Posts Tagged Repairs

Tour Easy Rear Fender Bracket

I’d originally secured the rear fender to the steel strap connecting the chainstays on Mary’s Tour Easy with a cable tie: small, simple, light weight, reliable. Unfortunately, that put the end of the fender just slightly lower than the strap and, I fear, sprayed water all over the strap, where it worked its way through a paint flaw and rusted the steel under the paint. A simple metal clip would chew its way through the pain[t] on the strap, so, seeing as how we’re living in the future…

The C-shaped block on the top grips the steel cross-strap, the trough fits the fender’s curve, the little spider supports the inside of the nut recess, and a pair of alignment pin holes (one visible) help during gluing:

Tour Easy Rear Fender Bracket - solid model - show

Tour Easy Rear Fender Bracket – solid model – show

Although it’s tempting to 3D print both parts as a single unit, laying them out like this aligns the threads for best strength in each piece:

Tour Easy Rear Fender Bracket - solid model - build

Tour Easy Rear Fender Bracket – solid model – build

Pressing the bracket on the glass slab (flat side up, nubblies on the bottom) with the clamps in place finished the job. The slightly crushed support spider from the nut recess sits in the foreground:

Tour Easy rear fender bracket - gluing

Tour Easy rear fender bracket – gluing

Magenta PETG matches the red Tour Easy paint surprisingly well:

Tour Easy - rear fender bracket - installed - top

Tour Easy – rear fender bracket – installed – top

From below, you can see why the top block can’t extend all the way to the bottom of the fender mount:

Tour Easy rear fender bracket - installed

Tour Easy rear fender bracket – installed

That rubber boot needs replacing in the worst possible way, but I didn’t have anything suitable on hand and wouldn’t dismount that cable even if I had; cables never go back on properly.

Alas, because the brakes weren’t mounted when I did the measurements, I had to build one to find out why a long block wouldn’t work:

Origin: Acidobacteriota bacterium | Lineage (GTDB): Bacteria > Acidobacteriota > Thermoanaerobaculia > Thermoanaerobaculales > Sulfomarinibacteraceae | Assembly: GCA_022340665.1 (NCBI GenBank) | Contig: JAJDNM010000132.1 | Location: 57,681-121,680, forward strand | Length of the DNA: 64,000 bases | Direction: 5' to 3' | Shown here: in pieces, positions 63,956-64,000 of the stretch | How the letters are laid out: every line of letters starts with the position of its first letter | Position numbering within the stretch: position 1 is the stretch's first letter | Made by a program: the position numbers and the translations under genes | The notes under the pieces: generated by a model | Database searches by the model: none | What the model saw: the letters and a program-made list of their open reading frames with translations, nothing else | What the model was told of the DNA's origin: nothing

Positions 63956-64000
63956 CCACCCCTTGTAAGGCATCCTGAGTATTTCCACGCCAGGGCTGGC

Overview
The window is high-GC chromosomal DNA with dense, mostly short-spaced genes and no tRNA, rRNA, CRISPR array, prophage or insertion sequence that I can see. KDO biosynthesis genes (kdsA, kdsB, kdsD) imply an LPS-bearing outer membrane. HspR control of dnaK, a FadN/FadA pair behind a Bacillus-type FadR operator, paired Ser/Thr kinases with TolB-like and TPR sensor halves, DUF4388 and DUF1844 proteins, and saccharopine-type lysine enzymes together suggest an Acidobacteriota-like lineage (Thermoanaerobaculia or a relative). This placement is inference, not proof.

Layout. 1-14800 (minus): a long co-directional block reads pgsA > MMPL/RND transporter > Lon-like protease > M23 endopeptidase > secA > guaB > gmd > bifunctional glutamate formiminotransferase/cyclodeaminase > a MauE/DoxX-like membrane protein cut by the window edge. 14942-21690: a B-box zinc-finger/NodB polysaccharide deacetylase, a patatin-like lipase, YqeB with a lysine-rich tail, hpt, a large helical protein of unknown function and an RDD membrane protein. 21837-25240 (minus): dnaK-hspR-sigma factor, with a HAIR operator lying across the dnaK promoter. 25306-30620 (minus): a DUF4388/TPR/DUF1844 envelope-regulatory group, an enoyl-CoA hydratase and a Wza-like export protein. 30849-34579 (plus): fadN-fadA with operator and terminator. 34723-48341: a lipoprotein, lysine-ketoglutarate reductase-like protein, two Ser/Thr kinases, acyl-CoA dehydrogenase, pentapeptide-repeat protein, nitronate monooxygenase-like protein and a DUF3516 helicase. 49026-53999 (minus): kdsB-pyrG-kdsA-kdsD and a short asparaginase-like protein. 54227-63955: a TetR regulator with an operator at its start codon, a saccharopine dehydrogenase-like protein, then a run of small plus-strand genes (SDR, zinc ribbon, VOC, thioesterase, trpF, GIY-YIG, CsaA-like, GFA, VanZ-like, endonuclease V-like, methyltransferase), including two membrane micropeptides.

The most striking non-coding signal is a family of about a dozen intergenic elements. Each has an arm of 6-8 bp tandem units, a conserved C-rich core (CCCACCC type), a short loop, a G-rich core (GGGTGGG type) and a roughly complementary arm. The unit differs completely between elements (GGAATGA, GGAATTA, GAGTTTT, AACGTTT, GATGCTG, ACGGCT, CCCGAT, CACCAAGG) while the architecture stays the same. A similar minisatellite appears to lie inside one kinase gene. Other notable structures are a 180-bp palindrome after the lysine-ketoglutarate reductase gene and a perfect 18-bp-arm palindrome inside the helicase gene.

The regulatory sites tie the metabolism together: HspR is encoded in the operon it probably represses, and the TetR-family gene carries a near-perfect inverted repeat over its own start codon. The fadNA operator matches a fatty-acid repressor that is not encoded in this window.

Tour Easy rear fender bracket - long back

Tour Easy rear fender bracket – long back

The screw atop the block (on the left in that picture) presses a small plastic slug against the steel strap, in the hopes it won’t chew through the paint quite as rapidly. The screws & nuts are stainless, so at least they’ll survive for a while.

The curve in the trough comes from the chord equation applied to these crude measurements:

Tour Easy Rear Fender Bracket - measurement doodle

Tour Easy Rear Fender Bracket – measurement doodle

Fortunately, it’s tucked into a spot where nobody ever looks…

The OpenSCAD source code:

// Tour Easy rear fender bracket
// Ed Nisley KE4ZNU March 2015

Layout = "Build";		// Build Show TabHolder Block

//- Extrusion parameters must match reality!

ThreadThick = 0.25;
ThreadWidth = 0.40;

HoleWindage = 0.2;

Protrusion = 0.1;			// make holes end cleanly

inch = 25.4;

function IntegerMultiple(Size,Unit) = Unit * ceil(Size / Unit);

//----------------------
// Dimensions

PlateWidth = 45;		// Tour Easy frame plate
PlateDepth = 17;
PlateThick = 3.3;		//  ... allow for a bit of crud

TabWidth = 32;			// fender tab
TabLength = 40;
TabThick = 1.5;
TabDepth = 8;

ChordM = TabDepth - TabThick;	// find fender tab's radius of curvature
ChordC = TabWidth;

TabRadius = ((ChordM * ChordM) + (ChordC * ChordC)/4) / (2 * ChordM);
echo(str("Fender radius: ", TabRadius));

FenderOffset = -25.0;		// from bottom of frame plate

ScrewClear = 5.0;			// close enough to 10-32
ScrewTap = ScrewClear - 1.0;

NutThick = 3.1;				// 10-32 nut
NutOD = 9.5;				//  ... across flats

Chamfer = 5.0;					// edge chamfer

BlockSlab = 10.0;
BlockWidth = TabWidth;
BlockDepth = PlateDepth + BlockSlab;
BlockHeight = TabLength + PlateThick + BlockSlab;

BlockOutline = [
	[TabDepth/2,0],
	[TabDepth/2,TabLength],
	[PlateDepth,TabLength],
	[PlateDepth,TabLength + PlateThick],
	[0,TabLength + PlateThick],
	[0,BlockHeight - Chamfer],
	[Chamfer,BlockHeight],
	[BlockDepth - Chamfer,BlockHeight],
	[BlockDepth,BlockHeight - Chamfer],
	[BlockDepth,TabLength - BlockSlab + Chamfer],
	[BlockDepth - Chamfer,TabLength - BlockSlab],
	[BlockSlab + Chamfer,TabLength - BlockSlab],
	[BlockSlab,TabLength - BlockSlab - Chamfer],
//	[BlockSlab,Chamfer],								// full-length tab (TrimBlock = false)
//	[BlockSlab - Chamfer,0],							//   ""